Hayden Vance Fulton couldn't keep his son Ben off a motocross bike forever.
"When I was little, I always wanted a dirt bike, watching the races on TV, so my dad said I had to wait until I was 13," Ben Fulton said. "But he gave in at 12."
As far as the younger Fulton is concerned, it wasn't a moment too soon. Fulton wasted no time mastering the basics and started racing last summer, where he surprised himself by winning the open beginner class at one of the first Rocky Mountain Motocross Association races that he competed in.
"I was happy because I thought I would do OK, but didn't know I could win in the first few," Fulton said.
Now, the 14-year-old Hayden resident has made the move up to "bigger bikes and older kids," racing in a series of 20 RMXA-sanctioned events that run across the state and into Wyoming from late February to early October. Racing in the novice 250cc "School Boy" division, Fulton knows he will have to continue improving on his steep learning curve if he hopes to hang in a division with amateur riders as old as 16 and if he hopes to reach his goal of landing in the top 10 season rankings in both the 250 stock and modified classes.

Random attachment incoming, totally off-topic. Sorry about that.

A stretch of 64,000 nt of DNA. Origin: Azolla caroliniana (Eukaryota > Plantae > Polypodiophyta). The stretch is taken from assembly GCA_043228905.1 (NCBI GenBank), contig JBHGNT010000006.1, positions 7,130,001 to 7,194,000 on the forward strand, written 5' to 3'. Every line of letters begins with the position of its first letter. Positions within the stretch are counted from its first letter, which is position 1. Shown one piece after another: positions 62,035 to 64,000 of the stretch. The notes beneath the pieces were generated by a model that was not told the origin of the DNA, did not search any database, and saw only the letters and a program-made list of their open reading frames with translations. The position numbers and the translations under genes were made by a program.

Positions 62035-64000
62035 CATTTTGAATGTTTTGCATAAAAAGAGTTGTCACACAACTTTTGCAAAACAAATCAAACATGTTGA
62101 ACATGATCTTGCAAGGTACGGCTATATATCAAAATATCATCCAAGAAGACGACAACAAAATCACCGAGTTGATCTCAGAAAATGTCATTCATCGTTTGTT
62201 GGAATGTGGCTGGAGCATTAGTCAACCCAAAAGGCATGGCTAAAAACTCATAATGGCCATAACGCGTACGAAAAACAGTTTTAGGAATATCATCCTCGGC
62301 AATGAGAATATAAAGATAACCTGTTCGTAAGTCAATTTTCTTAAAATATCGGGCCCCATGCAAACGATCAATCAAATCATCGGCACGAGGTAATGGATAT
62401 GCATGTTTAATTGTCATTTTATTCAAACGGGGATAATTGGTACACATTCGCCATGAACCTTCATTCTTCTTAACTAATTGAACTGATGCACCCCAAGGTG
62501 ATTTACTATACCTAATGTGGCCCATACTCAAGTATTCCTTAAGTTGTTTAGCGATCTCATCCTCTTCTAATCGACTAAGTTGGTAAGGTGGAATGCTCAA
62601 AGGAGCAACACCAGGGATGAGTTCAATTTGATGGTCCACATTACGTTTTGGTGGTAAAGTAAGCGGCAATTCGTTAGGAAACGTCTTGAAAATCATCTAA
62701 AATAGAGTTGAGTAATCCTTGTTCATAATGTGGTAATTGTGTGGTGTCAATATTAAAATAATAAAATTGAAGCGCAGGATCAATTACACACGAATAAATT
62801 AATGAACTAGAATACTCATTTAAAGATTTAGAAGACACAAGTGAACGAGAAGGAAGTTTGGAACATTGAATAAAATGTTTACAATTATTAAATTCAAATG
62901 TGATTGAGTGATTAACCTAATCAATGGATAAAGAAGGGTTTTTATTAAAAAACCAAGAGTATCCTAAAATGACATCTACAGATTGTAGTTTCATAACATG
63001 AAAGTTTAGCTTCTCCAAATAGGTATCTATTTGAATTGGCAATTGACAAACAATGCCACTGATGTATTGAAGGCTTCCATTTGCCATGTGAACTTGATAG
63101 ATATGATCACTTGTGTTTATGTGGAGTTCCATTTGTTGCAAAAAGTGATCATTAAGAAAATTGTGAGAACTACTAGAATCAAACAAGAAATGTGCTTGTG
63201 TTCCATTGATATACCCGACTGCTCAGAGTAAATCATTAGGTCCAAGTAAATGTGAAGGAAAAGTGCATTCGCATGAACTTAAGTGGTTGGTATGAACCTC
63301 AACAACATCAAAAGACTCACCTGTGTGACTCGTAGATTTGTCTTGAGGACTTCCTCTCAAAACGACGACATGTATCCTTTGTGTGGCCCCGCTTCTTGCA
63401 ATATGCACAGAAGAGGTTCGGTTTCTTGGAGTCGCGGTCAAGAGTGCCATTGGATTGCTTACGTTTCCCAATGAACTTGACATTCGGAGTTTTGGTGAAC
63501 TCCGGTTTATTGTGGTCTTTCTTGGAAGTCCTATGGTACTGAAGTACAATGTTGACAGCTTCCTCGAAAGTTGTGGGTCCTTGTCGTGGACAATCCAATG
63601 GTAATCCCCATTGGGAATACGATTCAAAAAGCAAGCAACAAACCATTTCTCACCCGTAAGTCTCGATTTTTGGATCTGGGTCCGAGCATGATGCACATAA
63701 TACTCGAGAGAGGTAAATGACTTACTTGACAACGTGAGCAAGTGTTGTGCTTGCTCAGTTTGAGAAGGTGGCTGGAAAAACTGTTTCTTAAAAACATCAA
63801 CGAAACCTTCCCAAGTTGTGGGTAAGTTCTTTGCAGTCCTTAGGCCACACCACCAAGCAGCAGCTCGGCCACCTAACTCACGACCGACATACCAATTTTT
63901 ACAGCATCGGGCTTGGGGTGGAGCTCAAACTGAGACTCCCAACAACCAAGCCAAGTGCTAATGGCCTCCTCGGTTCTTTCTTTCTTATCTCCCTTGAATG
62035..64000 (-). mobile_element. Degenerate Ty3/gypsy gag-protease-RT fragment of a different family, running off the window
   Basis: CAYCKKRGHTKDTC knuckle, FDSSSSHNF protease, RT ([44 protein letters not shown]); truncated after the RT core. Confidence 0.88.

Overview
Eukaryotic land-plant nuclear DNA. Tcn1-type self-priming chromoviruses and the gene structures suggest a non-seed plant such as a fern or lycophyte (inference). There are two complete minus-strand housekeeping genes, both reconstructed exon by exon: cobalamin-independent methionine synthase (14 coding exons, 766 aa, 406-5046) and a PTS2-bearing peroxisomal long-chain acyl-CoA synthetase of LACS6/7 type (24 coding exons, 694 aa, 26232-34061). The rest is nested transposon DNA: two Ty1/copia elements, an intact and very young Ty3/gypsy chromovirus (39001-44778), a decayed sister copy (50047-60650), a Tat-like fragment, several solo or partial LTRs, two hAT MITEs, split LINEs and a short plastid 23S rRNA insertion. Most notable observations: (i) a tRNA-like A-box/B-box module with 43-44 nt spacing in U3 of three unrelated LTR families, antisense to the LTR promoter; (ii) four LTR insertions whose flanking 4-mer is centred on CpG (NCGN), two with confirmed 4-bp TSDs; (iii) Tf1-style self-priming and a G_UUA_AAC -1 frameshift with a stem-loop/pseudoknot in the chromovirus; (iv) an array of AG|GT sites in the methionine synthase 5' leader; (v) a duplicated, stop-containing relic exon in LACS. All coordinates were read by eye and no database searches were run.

Fortunately, Fulton doesn't have to go far to practice. He has a motocross course in his backyard where he can practice his turns, working with his father and fellow Hayden RMXA racer Hunter Hayes, a 19-year-old who races in the College Boy division.
"Straight-aways and ramps, I've got down. I've just got to work on my starts out of the gate," Fulton said.
The practice has paid off. Fulton needed to get a pair of top-12 finishes (among fields of 40 racers) at five qualifying races for hopes of a berth to the National Motosport Association Grand National Championships July 22 to 28 in Ponca City, Okla. Fulton did exactly that at a couple of early April qualifiers in Milliken.
When Fulton practices, it's with the mindset of jockeying past kids two years his senior for a shot of making the top 40 national finals.
"It's the thrill of racing - trying to get a good start and staying on two wheels," Fulton said.